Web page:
How many of us thought that if we ever had flying cars, they’d be like on the Jetsons, with bubble cockpits and shiny chrome fins? Well, flying cars were a real line of experimentation during the golden age of inventions. Some of these designs seem wackadoodle, but they really did fly! Have a look at 7 flying car designs from the ’40s and ’50s.

The XCP-1 photographed in 1939. Via/ Flickr

Theodore Hall was an electrical engineer whose passion for flying cars was unstoppable. Working for Consolidated Aircraft Co., and then Southern Aircraft Co. and then later for himself, Hall created the XCP-1, a combination vehicle that was a car on the bottom and plane on top. This unique vehicle made for some impressive visuals but was important as a prototype that led to the more sleek Convair flying car.

The Convair photographed in around 1947. Via/ Flickr

William Bushnell Stout created the first minivan in the U.S. so it’s no surprise that he would continue to create innovative designs that wowed crowds. His Scrarab cars, Aerocar and and Roadable planes were three such designs. His 1931 prototype Sky Car is a part of the National Air and Space Museum collection. Shown below is another of his air car prototypes which seems to have elements of the Scarab design.

A Stout air car prototype. Via/ Flickr

Waldo Waterman created the Aerobile to be completely functional as a car and a plane, requiring no tail. It’s compact size and elegant decoration make it an icon of the era. A model now is now also on display at the National Air and Space Museum. This was the 6th model, but apparently the first model was unofficially known as the Whatsit.

Waterman Aerobile, around 1957. Via/ Flickr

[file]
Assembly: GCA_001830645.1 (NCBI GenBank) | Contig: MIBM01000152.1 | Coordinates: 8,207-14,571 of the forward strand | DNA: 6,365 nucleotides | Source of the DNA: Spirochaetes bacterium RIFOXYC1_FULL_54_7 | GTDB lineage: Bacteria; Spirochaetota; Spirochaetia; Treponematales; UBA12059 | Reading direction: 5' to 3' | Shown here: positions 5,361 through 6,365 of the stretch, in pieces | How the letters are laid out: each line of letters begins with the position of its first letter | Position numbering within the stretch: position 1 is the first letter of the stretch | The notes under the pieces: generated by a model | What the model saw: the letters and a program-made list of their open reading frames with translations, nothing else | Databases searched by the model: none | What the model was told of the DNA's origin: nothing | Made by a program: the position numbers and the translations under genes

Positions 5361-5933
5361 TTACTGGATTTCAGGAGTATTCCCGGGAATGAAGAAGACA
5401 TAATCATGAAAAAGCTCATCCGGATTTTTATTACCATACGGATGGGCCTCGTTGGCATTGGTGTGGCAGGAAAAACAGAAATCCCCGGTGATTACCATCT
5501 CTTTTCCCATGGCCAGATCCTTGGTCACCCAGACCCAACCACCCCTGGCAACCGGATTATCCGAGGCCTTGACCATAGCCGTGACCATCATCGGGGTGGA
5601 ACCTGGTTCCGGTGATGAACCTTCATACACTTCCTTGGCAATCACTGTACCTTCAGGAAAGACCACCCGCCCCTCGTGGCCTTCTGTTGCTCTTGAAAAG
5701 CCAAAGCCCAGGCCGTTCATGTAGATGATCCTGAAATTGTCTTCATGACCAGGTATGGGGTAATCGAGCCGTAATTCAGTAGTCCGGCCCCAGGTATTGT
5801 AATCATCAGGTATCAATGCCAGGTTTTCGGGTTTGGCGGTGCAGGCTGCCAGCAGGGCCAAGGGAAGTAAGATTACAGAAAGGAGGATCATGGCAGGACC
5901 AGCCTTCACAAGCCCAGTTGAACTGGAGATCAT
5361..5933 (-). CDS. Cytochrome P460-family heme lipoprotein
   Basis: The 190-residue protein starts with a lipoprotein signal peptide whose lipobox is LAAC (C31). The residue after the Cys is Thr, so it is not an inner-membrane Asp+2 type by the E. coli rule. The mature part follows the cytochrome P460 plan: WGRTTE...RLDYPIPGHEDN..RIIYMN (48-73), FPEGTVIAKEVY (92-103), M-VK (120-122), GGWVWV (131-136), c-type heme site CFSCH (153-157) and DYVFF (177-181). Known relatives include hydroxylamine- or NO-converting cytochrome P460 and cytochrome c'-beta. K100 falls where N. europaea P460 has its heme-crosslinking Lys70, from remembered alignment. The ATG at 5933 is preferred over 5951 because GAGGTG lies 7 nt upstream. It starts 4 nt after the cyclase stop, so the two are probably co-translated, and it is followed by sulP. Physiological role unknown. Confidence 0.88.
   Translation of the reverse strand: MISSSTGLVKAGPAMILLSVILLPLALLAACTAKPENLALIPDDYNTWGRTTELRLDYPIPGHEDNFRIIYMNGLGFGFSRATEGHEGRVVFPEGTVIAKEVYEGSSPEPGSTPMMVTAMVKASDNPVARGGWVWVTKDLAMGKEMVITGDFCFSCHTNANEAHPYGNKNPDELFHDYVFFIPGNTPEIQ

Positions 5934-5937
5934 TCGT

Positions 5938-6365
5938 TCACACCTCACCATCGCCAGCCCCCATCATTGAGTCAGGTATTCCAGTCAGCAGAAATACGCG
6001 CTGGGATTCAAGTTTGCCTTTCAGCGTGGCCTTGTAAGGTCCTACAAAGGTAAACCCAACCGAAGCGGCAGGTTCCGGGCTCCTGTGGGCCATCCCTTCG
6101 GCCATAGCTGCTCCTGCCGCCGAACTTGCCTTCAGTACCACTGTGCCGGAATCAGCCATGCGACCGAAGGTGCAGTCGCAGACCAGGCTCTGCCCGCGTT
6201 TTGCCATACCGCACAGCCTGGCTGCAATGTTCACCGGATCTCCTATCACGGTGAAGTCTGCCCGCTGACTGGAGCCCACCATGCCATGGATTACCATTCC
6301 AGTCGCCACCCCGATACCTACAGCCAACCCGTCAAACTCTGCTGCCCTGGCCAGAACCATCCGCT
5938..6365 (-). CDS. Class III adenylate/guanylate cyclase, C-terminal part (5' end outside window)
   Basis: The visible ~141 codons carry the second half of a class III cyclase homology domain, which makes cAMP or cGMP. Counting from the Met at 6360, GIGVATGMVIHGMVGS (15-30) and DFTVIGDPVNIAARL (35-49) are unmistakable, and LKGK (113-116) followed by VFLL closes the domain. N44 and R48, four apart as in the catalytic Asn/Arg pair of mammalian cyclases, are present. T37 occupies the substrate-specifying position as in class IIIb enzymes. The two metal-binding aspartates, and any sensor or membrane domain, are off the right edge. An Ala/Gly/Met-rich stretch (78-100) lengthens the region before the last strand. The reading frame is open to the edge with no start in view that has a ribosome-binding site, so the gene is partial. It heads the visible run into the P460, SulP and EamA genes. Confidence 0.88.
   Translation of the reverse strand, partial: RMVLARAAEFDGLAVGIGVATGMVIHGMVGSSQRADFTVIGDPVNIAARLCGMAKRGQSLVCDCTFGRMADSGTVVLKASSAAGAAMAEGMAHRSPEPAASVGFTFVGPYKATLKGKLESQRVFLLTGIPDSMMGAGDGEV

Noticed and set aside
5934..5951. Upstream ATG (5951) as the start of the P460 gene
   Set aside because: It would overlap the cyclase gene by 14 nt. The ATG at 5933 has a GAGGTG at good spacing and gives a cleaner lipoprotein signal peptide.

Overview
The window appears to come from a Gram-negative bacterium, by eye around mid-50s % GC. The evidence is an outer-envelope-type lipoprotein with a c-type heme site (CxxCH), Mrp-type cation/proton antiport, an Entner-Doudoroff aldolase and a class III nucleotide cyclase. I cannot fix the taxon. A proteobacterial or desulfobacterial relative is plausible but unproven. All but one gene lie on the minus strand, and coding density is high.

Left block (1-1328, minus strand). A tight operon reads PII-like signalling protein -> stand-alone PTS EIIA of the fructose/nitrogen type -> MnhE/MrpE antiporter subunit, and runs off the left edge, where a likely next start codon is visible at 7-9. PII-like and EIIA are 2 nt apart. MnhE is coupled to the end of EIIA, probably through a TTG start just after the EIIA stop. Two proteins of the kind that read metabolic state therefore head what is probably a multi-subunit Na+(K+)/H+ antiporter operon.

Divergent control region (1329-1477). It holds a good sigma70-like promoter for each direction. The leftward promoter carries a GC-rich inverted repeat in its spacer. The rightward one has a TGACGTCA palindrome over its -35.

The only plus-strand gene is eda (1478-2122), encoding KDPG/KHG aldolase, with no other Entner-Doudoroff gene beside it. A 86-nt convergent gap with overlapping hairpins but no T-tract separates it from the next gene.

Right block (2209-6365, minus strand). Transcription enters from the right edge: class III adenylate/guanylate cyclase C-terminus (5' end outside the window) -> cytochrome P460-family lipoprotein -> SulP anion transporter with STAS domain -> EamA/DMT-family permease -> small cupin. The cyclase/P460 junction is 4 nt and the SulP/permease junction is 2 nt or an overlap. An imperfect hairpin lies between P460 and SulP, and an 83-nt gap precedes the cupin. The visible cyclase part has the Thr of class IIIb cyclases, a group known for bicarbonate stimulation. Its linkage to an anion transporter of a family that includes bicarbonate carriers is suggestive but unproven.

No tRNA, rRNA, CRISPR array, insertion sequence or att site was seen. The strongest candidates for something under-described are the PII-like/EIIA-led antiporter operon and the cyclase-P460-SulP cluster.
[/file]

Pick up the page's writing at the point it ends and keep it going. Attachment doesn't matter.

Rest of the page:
Jess Earvin Dixon was an inventor from Alabama who, despite his interest leaning more towards gliders than planes, created a car that he proposed would eliminate sitting in traffic jams, as one could simply fly away when the going got rough. The machine did fly, but never took off.

Unlike some of the other flying car designs, Dixon’s features blades on top of the vehicle like a helicopter. This photo was taken in 1940. Via/ Flickr

The convertible road-to-sky plane created by Robert Fulton Jr. was the first roadable plane to receive the approval by the Civil Aviation Administration in 1950. The tail and wings could be removed for easy road travel.

It was named the Airphibian and despite the catchy name and safe design, it was never out into production.

The Airphibian on the runway, 1948. Via/ Flickr

They may not be any space-defying Jetson’s flying miracle, but these aircraft were operational and some of them were even quite easy on the eyes! They remain a testament to the post-war era of invention, a time when almost anything seemed possible.

Click hereto get a glimpse of some mid-century homes of the future!